BMS receives patent for anti-PD-1 antibody treatment, sues Merck same day

On Tuesday, July 7, 2015, the USPTO granted U.S. Patent No. 9,073,994, directed to a method of treating metastatic melanoma using an anti-PD-1 antibody to Ono Pharmaceuticals, a partner of Bristol-Myers Squibb Co.  BMS makes Opdivo (nivolumab), an anti-PD-1 antibody, approved  to treat metastatic melanoma and non-small cell lung cancer.  Later that day, BMS and Ono filed suit in the District of Delaware against Merck & Co Inc., alleging that the use of Merck’s own anti-PD-1 antibody, Keytruda (pembrolizumab), infringes the ’994 patent.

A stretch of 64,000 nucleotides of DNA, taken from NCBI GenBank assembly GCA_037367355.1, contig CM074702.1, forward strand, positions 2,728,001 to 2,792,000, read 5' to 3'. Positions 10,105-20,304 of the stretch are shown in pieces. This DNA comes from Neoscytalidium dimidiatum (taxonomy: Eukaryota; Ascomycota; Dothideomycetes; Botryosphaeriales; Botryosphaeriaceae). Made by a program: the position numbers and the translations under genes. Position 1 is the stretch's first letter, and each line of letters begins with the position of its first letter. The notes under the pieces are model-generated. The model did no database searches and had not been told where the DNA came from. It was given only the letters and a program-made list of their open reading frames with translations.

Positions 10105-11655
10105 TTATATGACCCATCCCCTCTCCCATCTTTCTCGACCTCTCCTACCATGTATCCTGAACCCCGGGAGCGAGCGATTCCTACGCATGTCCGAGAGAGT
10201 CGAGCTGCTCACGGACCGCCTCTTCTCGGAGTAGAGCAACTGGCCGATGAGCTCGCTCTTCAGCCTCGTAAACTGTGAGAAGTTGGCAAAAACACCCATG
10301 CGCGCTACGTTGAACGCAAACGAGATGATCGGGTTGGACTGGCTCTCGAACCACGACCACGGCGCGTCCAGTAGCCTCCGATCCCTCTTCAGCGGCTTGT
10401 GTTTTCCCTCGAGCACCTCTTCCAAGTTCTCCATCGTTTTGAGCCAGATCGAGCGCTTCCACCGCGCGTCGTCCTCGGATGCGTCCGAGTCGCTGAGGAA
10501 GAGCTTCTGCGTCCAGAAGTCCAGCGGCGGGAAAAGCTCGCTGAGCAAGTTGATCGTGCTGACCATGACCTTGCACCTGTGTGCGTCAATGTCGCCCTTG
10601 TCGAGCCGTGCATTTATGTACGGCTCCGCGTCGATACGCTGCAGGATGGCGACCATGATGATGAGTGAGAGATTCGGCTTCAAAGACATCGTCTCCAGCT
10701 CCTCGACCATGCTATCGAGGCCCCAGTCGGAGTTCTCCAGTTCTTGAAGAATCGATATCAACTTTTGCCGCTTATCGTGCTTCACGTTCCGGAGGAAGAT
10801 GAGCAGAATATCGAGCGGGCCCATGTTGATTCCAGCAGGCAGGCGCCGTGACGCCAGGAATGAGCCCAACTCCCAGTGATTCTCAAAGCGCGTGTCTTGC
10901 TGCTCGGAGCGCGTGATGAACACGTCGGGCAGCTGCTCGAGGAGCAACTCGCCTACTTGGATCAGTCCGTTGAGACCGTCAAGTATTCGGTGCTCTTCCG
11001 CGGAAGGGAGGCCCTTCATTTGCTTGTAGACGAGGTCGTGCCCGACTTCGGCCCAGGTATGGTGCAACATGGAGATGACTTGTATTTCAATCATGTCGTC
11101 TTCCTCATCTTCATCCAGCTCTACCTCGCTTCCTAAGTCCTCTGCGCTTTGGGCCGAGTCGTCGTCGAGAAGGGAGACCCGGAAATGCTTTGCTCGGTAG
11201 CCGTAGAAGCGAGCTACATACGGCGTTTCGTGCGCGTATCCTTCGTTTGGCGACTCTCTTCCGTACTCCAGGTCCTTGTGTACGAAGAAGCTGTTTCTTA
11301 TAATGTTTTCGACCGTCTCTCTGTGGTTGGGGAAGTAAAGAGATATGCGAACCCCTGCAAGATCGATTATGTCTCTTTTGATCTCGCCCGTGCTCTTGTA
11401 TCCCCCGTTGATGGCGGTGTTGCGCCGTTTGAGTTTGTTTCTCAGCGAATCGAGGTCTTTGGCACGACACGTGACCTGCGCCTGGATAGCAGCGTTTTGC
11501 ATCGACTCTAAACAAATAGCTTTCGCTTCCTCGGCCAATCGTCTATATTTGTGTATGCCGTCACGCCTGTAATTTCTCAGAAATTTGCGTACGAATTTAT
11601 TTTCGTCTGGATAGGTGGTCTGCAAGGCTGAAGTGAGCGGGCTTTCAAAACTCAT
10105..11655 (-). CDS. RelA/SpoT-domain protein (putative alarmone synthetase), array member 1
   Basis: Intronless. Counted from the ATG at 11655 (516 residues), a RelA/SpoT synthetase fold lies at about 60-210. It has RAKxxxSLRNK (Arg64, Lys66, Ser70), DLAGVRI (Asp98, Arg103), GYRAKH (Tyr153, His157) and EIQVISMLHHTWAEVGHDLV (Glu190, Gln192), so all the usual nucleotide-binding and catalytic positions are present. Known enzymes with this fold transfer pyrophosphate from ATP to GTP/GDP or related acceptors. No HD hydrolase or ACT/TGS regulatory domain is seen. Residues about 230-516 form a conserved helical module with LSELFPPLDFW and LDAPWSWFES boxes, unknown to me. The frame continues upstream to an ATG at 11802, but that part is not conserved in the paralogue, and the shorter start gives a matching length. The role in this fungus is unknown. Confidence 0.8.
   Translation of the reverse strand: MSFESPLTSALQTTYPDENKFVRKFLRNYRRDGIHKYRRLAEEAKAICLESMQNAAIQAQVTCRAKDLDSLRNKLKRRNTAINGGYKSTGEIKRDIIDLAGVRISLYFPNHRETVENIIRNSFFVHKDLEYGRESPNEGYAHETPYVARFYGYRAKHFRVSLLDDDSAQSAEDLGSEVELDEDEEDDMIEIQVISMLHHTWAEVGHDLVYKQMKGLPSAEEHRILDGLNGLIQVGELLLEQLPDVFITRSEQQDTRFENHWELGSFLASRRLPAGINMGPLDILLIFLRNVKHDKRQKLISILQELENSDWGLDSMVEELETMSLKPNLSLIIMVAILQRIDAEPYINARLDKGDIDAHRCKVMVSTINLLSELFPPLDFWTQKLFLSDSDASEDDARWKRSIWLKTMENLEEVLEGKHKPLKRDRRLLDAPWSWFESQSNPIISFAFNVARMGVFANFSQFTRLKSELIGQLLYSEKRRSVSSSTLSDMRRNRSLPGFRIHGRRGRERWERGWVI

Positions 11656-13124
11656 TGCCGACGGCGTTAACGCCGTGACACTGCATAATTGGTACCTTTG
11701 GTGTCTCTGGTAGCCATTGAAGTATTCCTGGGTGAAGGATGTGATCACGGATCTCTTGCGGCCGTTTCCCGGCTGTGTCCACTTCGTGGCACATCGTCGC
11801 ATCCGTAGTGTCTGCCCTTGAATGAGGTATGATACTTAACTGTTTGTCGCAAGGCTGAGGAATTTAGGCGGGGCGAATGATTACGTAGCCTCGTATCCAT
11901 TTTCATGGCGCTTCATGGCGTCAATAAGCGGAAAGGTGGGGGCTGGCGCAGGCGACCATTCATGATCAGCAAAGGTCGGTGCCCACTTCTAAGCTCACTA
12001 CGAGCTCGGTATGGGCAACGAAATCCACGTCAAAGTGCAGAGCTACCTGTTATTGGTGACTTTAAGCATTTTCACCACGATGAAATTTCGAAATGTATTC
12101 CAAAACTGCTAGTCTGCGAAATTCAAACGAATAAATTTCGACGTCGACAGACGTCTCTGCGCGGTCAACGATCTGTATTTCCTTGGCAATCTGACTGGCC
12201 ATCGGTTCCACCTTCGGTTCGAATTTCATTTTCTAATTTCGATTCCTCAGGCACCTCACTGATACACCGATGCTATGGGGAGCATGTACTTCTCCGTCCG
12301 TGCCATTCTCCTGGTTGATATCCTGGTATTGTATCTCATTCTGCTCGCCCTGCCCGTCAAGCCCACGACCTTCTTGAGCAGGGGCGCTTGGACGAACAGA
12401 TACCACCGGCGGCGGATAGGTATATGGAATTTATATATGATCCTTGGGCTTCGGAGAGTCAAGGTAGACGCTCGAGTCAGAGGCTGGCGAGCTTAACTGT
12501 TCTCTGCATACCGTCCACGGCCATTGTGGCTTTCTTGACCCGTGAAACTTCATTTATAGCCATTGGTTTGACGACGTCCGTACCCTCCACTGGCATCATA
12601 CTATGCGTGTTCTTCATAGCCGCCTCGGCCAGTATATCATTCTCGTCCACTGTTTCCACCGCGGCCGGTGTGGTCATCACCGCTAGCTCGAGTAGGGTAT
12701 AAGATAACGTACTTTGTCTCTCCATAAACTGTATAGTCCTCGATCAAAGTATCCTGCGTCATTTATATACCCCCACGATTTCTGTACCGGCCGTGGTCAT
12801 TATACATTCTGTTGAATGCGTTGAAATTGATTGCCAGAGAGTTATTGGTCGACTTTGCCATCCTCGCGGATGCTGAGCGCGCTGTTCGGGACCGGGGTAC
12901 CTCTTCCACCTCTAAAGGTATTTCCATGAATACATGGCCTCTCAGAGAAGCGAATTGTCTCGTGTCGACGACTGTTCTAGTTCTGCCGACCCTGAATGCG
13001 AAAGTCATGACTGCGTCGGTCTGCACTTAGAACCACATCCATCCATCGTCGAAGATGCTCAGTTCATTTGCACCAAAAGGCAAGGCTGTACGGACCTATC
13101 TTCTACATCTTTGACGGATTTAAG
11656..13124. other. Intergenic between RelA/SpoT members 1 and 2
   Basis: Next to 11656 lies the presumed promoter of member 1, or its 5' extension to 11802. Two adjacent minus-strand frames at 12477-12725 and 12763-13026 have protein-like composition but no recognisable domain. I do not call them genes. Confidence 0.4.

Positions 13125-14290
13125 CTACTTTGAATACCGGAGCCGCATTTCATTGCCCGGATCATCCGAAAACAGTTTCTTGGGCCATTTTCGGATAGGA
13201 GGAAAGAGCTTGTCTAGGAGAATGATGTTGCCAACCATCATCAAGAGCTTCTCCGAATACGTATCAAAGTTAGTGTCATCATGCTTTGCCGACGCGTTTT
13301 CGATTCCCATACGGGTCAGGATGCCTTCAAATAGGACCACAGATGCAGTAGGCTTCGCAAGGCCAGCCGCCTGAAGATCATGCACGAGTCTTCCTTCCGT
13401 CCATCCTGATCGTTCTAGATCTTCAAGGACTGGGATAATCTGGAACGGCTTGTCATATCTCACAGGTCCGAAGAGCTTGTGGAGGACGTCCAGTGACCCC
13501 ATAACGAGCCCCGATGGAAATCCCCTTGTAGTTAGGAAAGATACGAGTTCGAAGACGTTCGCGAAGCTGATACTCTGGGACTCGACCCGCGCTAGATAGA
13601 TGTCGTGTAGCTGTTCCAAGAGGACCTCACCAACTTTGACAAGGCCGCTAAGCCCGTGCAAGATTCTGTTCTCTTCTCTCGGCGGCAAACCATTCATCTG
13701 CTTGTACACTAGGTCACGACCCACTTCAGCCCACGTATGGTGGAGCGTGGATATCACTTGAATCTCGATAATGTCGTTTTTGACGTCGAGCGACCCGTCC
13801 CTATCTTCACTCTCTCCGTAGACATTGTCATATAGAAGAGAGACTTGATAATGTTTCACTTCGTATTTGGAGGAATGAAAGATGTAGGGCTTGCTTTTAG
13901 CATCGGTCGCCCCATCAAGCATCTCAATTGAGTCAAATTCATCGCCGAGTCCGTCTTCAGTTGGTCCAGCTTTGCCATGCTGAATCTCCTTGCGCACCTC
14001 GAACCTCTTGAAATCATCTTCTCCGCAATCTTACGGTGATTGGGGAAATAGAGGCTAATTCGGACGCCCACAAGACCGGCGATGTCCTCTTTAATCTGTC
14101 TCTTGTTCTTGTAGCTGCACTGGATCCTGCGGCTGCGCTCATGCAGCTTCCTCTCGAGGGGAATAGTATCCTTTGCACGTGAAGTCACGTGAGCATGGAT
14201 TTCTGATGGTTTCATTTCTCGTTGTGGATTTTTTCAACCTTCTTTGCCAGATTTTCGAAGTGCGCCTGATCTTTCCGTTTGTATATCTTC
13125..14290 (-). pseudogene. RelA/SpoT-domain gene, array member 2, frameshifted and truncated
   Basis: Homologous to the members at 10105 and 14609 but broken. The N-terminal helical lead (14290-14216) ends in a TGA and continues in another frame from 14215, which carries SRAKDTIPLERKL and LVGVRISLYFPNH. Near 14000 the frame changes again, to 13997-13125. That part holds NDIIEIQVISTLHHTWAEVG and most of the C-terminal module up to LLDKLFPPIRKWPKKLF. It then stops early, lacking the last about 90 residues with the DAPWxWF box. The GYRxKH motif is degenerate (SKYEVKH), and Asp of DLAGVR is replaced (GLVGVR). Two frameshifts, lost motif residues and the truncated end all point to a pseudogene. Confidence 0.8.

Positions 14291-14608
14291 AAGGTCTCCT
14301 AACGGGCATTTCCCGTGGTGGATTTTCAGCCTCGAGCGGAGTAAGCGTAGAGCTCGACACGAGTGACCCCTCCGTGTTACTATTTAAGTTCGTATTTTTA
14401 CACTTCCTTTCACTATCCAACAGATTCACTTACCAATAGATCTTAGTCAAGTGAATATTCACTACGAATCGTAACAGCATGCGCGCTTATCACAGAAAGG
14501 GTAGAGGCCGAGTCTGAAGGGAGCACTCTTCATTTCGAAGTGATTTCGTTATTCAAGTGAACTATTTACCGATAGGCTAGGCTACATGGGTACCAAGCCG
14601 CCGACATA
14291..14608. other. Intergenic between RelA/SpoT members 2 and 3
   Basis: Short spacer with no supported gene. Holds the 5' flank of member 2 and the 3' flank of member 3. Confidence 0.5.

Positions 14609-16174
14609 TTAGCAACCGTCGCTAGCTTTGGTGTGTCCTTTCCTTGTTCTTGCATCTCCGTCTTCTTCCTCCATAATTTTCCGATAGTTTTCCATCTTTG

Anti-PD-1 antibodies are promising cancer therapies that function by blocking the ability of certain cancer types to suppress T-cell activity in the tumor microenvironment.  Anti-PD-1 antibody therapies thus allow the patient’s own immune system to attack the tumor.  Opdivo received FDA approval for use in metastatic melanoma in December 2014, and non-small cell lung cancer in March 2015.  Keytruda was approved to treat metastatic melanoma in September 2014.

We will continue following this case and bring you updates as the litigation progresses.